Finding Hope When Life Seems Dark: Hosea/Micah/Nahum/Habakkuk/Zephaniah
by Kay Arthur
Finding Hope When Life Seems Dark
By Kay Arthur
HOW TO GET STARTED… Reading directions is sometimes difficult and hardly ever enjoyable! Most often you just want to get started. Only if all else fails will you read the instructions. We understand, but please don’t approach this study that way. These brief instructions are a vital part of getting started on the right foot! These few pages will help you immensely.
As you study Hosea, Micah, Nahum, Habakkuk, and Zephaniah, you will need four things in addition to this book:
1. A Bible that you are willing to mark in. The marking is essential. An ideal Bible for this purpose is The New Inductive Study Bible (NISB). The NISB is in a single-column text format with large, easy-to-read type, which is ideal for marking. The margins of the text are wide and blank for note taking.
The NISB also has instructions for studying each book of the Bible, but it does not contain any commentary on the text, nor is it compiled from any theological stance. Its purpose is to teach you how to discern truth for yourself through the inductive method of study. (The various charts and maps that you will find in this study guide are taken from the NISB).
Whichever Bible you use, just know you will need to mark in it, which brings us to the second item you will need…
2. A fine-point, four-color ballpoint pen or various colored fine-point pens that you can use to write in your Bible. Office supply stores should have these.
3. Colored pencils or an eight-color leaded Pentel pencil.
4. A composition book or a notebook for working on your assignments or recording your insights.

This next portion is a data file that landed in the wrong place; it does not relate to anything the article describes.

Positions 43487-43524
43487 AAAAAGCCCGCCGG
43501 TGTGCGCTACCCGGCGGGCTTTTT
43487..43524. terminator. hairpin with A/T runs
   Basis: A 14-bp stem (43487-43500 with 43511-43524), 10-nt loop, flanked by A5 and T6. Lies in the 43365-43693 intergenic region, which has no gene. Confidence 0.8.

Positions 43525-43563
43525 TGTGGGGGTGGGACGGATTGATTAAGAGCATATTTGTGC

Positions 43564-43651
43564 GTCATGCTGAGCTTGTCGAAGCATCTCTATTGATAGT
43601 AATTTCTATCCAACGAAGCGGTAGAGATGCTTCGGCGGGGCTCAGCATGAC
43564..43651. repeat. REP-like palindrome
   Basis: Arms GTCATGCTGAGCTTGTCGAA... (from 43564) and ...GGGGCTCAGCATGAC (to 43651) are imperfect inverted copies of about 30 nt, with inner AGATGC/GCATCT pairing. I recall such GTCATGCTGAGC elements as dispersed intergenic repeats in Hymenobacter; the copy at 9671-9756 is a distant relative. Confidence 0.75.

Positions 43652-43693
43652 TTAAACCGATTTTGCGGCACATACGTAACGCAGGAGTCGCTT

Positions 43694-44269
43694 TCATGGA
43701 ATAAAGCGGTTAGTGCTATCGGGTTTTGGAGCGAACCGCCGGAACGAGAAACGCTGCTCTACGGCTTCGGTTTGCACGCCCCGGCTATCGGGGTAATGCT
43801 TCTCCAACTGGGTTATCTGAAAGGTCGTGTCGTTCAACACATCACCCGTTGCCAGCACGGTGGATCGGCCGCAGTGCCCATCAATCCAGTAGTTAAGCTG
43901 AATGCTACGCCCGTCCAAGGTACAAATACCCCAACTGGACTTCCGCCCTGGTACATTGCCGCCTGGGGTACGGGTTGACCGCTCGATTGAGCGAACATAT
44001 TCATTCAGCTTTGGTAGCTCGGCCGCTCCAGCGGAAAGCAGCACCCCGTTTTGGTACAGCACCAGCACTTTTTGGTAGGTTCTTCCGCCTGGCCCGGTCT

1. As you study these five minor prophets, you will be given specific instructions for each day’s study. These should take you between 20 and 30 minutes a day, but if you spend more time than this, you will increase your intimacy with the Word of God and the God of the Word.
If you are doing this study in a class and you find the lessons too heavy, simply do what you can. To do a little is better than to do nothing. Don’t be an all-or-nothing person when it comes to Bible study.
Remember, anytime you get into the Word of God, you enter into more intensive warfare with the devil (our enemy). Why? Every piece of the Christian’s armor is related to the Word of God. And our one and only offensive weapon is the sword of the Spirit, which is the Word of God. The enemy wants you to have a dull sword. Don’t cooperate! You don’t have to!
2. As you read each chapter, train yourself to ask the “5 W’s and an H”: who, what, when, where, why, and how. Asking questions like these helps you see exactly what the Word of God is saying. When you interrogate the text with the 5 W’s and an H, you ask questions like these:
a. What is the chapter about?
b. Whoare the main characters?
c. When does this event or teaching take place?
d. Where does this happen?
e. Why is this being done or said?
f. How did it happen?
3. The “when” of events or teachings is very important and should be marked in an easily recognizable way in your Bible. You could mark it with a clock (like the one shown here) in the margin of your Bible beside the verse where the time phrase occurs. You may want to underline or color the references to time in one specific color.
4. You will be given certain key words to mark throughout these five Old Testament books. This is the purpose of the colored pencils and the colored pens. If you will develop the habit of marking your Bible in this way, you will find it will make a significant difference in the effectiveness of your study and in how much you remember.
A key word is an important word that the author uses repeatedly in order to convey his message to his reader. Certain key words will show up throughout each book; others will be concentrated in specific chapters or segments of a book. When you mark a key word, you should also mark its synonyms (words that mean the same thing in the context) and any pronouns (he, his, she, her, it, we, they, us, our, you, their, them) in the same way you have marked the key word. We will give you suggestions for ways to mark key words in your daily assignments.